18.10.10

'He walked out in the gray light and stood and he saw for a brief moment the absolute truth of the world'











Last week I went to see Fallout, Wilhelm Sasnal's new film, at the Prince Charles, and it hasn't left my thoughts since. I need to see it again to be clearer in what I think of it, but instinctively i was drawn to the palette of both sound and colour, the rhythms and tones of this desolate, debris-ridden world, where those left live on in tension and in anger. The beginning of the film is beautiful. The camera tracks someone cautiously as they descend a hill, hesitant images of some kind of pylon or tower silhouetted against a slowly clearing pre-dawn sky, blue and intense, with crisp, strident sounds, industrial perhaps – I keep thinking of a factory, although I know there wasn't one. The person arrives on level ground. There are a few others seated on the ground, strewn with rubbish and dead-looking scrub, the landscape punctuated by obscure and perhaps obsolete towers, which reminded me of the sound-barrier pylons encircling the abandoned Dharma Initiative village (bringing up Lost when talking about Sasnal is potentially questionable... what can I say – I did watch the whole series in less than a month and that was bound to leave its mark).
     Some terrible but unexplained catastrophe has taken place and these people survive in its wake, collecting, foraging, bartering, with abrasive mistrust and immense weariness colouring their every waking moment. They are ill. They are cold. They are hungry – but not starving. Their bodily presence is thick and heavy, as is their despair. They have no hope. There is an intense sequence of a man walking through the grounds of an estate, high-rises towering on every side. He has his hands cupped around his mouth, and shouts over and over the same call to action, amplified by the amphitheatre of the estate. The words (translated into English in the subtitles) don't make immediate sense, but they are mesmerising in their repetition. And while their meaning might evade you, their urgency is palpable. It brought to mind rallying angry shouts from 70s punk anthems or no-bullshit, no-RNB hiphop tracks – Black Flag's Rise Above, for example, or Dead Prez's Murda Box.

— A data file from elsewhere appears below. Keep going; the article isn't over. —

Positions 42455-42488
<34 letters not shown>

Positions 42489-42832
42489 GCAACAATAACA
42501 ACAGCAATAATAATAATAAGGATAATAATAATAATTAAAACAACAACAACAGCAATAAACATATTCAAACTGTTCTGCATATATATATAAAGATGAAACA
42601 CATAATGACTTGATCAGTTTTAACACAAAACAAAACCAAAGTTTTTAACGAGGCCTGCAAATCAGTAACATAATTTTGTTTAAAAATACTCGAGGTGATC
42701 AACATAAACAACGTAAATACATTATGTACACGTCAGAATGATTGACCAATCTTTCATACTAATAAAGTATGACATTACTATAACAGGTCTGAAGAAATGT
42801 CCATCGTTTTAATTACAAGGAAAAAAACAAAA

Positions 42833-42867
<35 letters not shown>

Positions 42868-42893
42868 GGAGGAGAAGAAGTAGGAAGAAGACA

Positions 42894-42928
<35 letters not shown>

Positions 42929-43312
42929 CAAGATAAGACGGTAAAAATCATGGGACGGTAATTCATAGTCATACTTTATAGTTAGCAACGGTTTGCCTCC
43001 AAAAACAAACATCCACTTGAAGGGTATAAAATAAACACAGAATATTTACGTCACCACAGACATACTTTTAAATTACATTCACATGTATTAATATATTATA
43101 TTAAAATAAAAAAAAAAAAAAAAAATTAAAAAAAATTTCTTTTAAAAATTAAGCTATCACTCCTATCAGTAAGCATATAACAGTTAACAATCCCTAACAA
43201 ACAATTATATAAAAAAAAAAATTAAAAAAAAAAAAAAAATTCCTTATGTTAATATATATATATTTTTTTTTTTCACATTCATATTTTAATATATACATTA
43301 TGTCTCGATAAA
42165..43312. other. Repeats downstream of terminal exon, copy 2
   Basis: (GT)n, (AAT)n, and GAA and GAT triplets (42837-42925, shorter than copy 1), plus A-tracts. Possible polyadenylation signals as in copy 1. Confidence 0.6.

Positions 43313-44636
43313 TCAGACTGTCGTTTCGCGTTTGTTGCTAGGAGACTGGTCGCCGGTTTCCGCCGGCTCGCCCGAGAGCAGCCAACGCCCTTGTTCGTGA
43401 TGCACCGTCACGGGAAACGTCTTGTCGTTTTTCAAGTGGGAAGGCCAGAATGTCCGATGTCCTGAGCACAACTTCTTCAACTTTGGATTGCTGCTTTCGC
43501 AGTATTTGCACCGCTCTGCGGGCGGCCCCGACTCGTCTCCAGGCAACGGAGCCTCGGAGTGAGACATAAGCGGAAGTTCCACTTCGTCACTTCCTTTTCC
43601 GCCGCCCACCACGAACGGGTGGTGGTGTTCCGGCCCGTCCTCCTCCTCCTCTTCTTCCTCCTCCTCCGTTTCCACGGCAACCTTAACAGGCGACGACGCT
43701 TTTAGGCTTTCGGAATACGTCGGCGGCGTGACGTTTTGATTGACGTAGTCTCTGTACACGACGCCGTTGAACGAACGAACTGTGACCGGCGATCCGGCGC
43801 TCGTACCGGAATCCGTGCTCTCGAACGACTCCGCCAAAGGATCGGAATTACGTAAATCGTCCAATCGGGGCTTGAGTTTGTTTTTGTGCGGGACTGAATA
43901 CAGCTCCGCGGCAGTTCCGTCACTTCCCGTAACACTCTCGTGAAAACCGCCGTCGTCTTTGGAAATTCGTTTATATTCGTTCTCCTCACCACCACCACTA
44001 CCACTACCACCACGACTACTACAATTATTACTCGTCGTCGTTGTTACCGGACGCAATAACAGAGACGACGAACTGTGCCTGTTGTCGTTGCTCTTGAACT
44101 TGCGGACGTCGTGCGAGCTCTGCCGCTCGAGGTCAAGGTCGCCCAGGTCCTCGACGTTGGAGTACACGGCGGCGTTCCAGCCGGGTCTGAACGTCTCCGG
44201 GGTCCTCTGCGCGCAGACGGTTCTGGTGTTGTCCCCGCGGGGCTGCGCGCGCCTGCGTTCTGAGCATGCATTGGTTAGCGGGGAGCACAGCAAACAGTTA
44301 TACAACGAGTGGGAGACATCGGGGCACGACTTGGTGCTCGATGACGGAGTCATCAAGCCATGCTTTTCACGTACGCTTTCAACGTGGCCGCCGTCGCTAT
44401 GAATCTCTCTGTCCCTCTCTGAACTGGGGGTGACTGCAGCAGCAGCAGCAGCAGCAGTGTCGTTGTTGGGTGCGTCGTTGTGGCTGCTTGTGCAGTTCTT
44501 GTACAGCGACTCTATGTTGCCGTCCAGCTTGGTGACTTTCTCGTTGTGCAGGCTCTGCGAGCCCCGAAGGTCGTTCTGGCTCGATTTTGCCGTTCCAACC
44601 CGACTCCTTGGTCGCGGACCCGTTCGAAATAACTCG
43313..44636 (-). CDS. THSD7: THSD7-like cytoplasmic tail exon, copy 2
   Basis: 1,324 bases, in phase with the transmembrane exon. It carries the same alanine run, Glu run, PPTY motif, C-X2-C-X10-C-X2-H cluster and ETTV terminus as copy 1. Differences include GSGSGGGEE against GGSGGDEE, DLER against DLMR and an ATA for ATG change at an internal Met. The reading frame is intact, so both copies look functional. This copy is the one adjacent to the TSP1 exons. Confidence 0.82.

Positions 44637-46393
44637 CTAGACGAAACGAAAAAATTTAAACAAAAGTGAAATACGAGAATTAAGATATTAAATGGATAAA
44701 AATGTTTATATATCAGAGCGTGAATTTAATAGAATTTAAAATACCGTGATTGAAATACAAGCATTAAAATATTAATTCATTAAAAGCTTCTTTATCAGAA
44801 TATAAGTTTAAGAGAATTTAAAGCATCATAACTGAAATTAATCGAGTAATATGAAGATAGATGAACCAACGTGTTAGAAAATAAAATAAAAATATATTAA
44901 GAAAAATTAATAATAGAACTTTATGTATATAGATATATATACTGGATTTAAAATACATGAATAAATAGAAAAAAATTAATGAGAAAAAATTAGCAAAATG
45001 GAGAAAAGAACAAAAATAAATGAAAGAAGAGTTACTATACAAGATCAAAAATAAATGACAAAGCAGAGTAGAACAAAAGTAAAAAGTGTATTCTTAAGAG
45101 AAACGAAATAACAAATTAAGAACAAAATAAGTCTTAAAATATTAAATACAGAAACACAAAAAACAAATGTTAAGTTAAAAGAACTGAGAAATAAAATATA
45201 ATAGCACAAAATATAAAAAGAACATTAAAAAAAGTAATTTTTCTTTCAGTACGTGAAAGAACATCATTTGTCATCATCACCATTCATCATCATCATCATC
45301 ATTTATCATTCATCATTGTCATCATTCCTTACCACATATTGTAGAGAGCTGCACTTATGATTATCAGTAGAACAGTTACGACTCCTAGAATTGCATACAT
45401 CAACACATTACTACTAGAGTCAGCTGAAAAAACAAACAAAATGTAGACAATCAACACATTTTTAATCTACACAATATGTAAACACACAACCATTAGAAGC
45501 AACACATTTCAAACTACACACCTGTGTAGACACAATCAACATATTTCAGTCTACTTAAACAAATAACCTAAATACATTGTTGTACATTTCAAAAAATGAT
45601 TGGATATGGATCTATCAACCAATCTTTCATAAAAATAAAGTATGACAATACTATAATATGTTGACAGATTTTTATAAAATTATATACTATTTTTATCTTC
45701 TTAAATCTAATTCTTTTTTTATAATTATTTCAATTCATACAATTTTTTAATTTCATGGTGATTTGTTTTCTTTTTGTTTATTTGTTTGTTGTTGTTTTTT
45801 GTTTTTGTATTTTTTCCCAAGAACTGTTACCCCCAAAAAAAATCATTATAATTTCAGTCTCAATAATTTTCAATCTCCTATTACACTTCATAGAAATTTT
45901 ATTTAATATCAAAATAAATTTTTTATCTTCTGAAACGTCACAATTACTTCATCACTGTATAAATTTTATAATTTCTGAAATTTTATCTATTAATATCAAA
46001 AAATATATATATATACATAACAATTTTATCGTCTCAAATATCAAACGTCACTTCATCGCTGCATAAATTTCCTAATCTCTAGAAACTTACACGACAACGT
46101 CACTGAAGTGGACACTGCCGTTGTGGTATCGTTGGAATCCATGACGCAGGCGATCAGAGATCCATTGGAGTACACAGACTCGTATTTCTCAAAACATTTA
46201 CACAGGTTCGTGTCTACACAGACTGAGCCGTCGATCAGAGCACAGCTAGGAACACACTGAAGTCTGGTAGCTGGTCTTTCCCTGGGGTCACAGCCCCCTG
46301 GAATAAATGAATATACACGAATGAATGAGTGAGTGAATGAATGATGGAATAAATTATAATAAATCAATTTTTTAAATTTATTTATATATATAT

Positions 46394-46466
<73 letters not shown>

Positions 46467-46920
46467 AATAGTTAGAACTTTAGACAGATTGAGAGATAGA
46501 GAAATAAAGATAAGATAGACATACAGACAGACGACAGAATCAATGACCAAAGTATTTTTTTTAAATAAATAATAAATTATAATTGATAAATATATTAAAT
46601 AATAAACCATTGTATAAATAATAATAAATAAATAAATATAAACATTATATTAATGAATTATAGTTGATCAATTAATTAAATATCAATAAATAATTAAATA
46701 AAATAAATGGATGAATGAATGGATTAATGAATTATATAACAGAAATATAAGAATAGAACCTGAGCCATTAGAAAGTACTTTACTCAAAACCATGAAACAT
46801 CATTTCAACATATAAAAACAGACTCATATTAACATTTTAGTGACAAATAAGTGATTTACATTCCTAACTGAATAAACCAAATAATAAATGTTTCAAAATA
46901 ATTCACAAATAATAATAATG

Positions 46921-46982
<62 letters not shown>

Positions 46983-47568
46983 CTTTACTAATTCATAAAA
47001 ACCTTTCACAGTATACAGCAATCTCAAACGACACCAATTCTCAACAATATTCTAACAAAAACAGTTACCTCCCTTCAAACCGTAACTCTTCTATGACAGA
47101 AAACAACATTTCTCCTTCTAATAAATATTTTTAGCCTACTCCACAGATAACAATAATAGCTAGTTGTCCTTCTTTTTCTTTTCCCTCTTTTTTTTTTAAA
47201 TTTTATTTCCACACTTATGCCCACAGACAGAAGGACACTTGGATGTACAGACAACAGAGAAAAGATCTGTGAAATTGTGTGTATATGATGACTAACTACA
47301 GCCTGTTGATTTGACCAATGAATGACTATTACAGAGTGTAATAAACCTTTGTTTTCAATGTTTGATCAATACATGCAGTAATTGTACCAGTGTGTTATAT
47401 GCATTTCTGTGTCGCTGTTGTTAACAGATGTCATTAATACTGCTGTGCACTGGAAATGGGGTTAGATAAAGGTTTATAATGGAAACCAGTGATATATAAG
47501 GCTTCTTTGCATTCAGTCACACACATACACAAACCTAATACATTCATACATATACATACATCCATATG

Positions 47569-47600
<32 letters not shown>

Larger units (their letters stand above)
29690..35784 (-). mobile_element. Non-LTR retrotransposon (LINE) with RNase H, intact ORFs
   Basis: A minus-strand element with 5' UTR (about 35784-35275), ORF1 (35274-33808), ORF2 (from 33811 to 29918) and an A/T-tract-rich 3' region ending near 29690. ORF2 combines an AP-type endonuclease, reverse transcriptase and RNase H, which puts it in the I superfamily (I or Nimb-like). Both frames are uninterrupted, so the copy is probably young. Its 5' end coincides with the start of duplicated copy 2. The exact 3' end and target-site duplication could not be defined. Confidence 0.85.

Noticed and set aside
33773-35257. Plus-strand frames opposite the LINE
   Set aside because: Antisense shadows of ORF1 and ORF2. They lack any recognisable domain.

I first saw Sasnal's film work during a talk he gave at Bezalel art school in Tel Aviv last November. The film he showed there was of footage filmed during an extended road trip throughout the US, homing in with eyes wide open on those murky backwaters of the American way most often overlooked or ignored. The images that stuck in my mind most were of Texan ranchers branding and castrating their young bulls, and a group of predominantly black kids bored out of their minds in dusty urban squallor. Sasnal seemed to quietly be seeking out complexity. His film spoke of a bitty, foreign culture – a place we definitely don't know or understand and one that is far too layered and dense to frame.
     There is something unflinching in the artist's take on his subject - whatever that may be. He does not shy away nor does he judge. This is raw, unapologetic, withering honesty – he records tiny details and great overviews with the same strength and determination. I keep thinking of how unbearably real Cormac McCarthy's tales become, a vividness which is, in great part, due to his unerring thoroughness. He only writes about places he himself has travelled to. So when he talks of the young boy's father taking apart a machine in The Road, you can feel the weight of each bit part, the cold, slimy touch of greased-up metal, the clockwork precision of the mecanism – he knows each thing, each action, each thought from the inside. Sasnal has that same exacting sleight of hand. Everything is measured and counted – the tenderness and the horror.
     The main character in Fallout leaves his workshop and goes by bicycle back to his appartment. He eats directly from a tin can in a kitchen as bleak and empty as the sky outside, then walks through successive rooms to a bedroom. He stands in the doorway and watches a naked woman as she washes herself, standing up and leaning over in a small tin basin. The light is slight and cold, she is as raw as any other of the film's people, and yet it is a moment of unmistakable grace. The woman glances at him. They don't speak. You shiver in spite of yourself – these bare interior spaces can't be much warmer than the barren frozen outside. But she is beautiful in her exposed state, and as old and familiar an image as can be fashioned. The motif of the woman bathing is ancient and with those depths of time comes an intimation of life enduring. 'Borrowed time', perhaps, but time no less.

'He walked out in the gray light and stood and he saw for a brief moment the absolute truth of the world. The cold relentless circling of the intestate earth. Darkness implacable. The blind dogs of the sun in their running. The crushing black vacuum of the universe. And somewhere two hunted animals trembling like ground-foxes in their cover. Borrowed time and borrowed world and borrowed eyes with which to sorrow it.'
Cormac McCarthy, The Road


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